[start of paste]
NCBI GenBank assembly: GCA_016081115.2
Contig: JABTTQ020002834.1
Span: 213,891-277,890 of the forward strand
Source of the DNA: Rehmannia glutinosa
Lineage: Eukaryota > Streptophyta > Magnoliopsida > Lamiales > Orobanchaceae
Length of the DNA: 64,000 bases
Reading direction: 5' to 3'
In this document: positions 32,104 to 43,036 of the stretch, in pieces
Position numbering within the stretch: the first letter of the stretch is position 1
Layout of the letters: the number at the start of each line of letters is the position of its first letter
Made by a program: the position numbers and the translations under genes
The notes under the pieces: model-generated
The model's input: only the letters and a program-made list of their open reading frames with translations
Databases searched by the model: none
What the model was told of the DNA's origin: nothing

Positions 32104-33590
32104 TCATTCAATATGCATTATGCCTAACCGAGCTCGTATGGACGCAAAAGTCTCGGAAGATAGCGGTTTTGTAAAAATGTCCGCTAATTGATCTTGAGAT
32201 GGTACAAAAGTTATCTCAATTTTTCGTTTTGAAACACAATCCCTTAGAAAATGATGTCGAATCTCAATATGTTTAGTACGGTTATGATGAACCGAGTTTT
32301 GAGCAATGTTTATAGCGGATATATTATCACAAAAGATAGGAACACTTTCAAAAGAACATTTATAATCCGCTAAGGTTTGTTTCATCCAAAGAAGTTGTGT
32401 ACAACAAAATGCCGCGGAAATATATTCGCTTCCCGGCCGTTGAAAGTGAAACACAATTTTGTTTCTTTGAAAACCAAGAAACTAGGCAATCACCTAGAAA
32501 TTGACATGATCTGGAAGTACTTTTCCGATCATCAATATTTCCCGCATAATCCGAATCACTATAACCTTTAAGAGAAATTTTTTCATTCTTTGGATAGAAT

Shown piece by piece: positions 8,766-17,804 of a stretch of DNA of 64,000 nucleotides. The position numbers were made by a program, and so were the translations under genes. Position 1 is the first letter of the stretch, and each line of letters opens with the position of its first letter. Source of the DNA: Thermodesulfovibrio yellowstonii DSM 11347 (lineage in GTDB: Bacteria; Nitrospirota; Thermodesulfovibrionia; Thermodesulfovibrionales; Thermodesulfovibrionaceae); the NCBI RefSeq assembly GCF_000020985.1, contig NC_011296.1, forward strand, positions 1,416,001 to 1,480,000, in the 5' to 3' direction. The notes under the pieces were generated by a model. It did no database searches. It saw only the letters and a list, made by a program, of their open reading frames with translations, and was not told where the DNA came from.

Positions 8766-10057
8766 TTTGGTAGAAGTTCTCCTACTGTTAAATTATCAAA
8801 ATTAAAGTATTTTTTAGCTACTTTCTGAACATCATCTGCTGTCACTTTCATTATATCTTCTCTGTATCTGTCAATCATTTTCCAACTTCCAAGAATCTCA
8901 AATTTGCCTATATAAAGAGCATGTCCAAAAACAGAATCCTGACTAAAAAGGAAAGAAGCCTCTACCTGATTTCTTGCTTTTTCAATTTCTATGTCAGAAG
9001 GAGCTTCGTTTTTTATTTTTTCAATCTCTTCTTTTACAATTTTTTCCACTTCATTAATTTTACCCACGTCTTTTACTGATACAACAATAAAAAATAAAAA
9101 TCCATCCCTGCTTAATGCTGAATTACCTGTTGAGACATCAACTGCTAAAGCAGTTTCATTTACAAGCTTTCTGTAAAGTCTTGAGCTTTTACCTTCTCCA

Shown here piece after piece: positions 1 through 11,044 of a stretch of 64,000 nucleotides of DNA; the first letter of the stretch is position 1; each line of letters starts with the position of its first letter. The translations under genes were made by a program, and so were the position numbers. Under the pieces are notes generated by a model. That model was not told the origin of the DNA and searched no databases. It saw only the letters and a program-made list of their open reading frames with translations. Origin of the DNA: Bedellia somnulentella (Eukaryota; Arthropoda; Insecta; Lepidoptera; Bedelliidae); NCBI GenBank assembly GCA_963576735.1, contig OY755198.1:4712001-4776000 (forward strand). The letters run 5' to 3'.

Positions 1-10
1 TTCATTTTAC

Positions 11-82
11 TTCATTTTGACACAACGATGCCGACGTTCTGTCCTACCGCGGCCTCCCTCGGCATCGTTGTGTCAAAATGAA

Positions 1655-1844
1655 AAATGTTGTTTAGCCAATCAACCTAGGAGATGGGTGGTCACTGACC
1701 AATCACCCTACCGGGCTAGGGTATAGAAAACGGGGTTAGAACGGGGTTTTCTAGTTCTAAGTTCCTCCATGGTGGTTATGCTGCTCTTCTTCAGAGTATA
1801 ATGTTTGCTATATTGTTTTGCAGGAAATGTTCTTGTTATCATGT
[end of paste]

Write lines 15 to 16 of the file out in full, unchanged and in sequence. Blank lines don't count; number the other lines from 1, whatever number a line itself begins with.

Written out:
What the model was told of the DNA's origin: nothing

Positions 32104-33590